Becoming bilingual in childhood <ul><li>One person - one language </li></ul><ul><li>Home language is different from outside the home </li></ul><ul><li>Mixed language input </li></ul><ul><li>These methods are equally successful in laying the foundations fro bilingualism </li></ul>
One language system or two? <ul><li>In the past it was believed that simultaneous acquisition would slow down normal language development </li></ul><ul><li>The public misperception was that the human brain is like a balloon; it cannot take too much air in (i.e. languages, knowledge) or else it can explode </li></ul>
One language system or two? <ul><li>Unitary Language System Hypothesis (Volterra & Taeschner 1978): Children do not start with 2 languages but rather with a single language system. They do not differentiate languages until 3 years. </li></ul><ul><li>This can be seen in: </li></ul><ul><li>their language mixing </li></ul><ul><li>what seems “random” use of their languages </li></ul>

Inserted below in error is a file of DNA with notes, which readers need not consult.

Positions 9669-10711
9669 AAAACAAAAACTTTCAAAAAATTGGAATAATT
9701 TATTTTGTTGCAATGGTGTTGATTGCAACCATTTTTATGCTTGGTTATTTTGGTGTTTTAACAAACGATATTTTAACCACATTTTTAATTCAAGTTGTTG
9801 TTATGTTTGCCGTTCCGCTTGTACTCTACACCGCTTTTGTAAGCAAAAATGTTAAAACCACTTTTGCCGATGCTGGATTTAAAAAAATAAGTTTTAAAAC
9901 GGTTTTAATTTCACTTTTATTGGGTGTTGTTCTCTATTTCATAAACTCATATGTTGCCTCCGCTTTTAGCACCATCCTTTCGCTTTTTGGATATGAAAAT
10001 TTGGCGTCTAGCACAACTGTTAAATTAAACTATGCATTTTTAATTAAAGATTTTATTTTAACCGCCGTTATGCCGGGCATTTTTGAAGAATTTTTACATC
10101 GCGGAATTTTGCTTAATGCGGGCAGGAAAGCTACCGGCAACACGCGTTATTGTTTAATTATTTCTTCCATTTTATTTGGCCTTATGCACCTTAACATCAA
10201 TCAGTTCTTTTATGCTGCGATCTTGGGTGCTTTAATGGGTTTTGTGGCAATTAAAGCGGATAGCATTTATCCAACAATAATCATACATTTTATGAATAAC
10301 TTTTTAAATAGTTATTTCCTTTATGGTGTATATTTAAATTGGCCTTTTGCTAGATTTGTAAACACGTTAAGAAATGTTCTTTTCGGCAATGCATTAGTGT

However, research in speech perception shows that … (pp.43-48) <ul><li>Infants possess the biological capacities to acquire two languages as typically as one: </li></ul><ul><li>37th week-old fetuses can distinguish between unfamiliar and familiar poems they were previously exposed to (DeCasper & Spence, 1986) </li></ul><ul><li>At birth, infants prefer to listen to their mother’s than to another female’s voice (DeCasper& Fifer, 1980) </li></ul><ul><li>At birth, infants can discriminate all the sound contrasts used in the world’s languages (Jusczyk, 1985) </li></ul><ul><li>2-month-olds can distinguish utterances in their native language from those in another language, even from unfamiliar interlocutors (Mehler et al., 1988) </li></ul>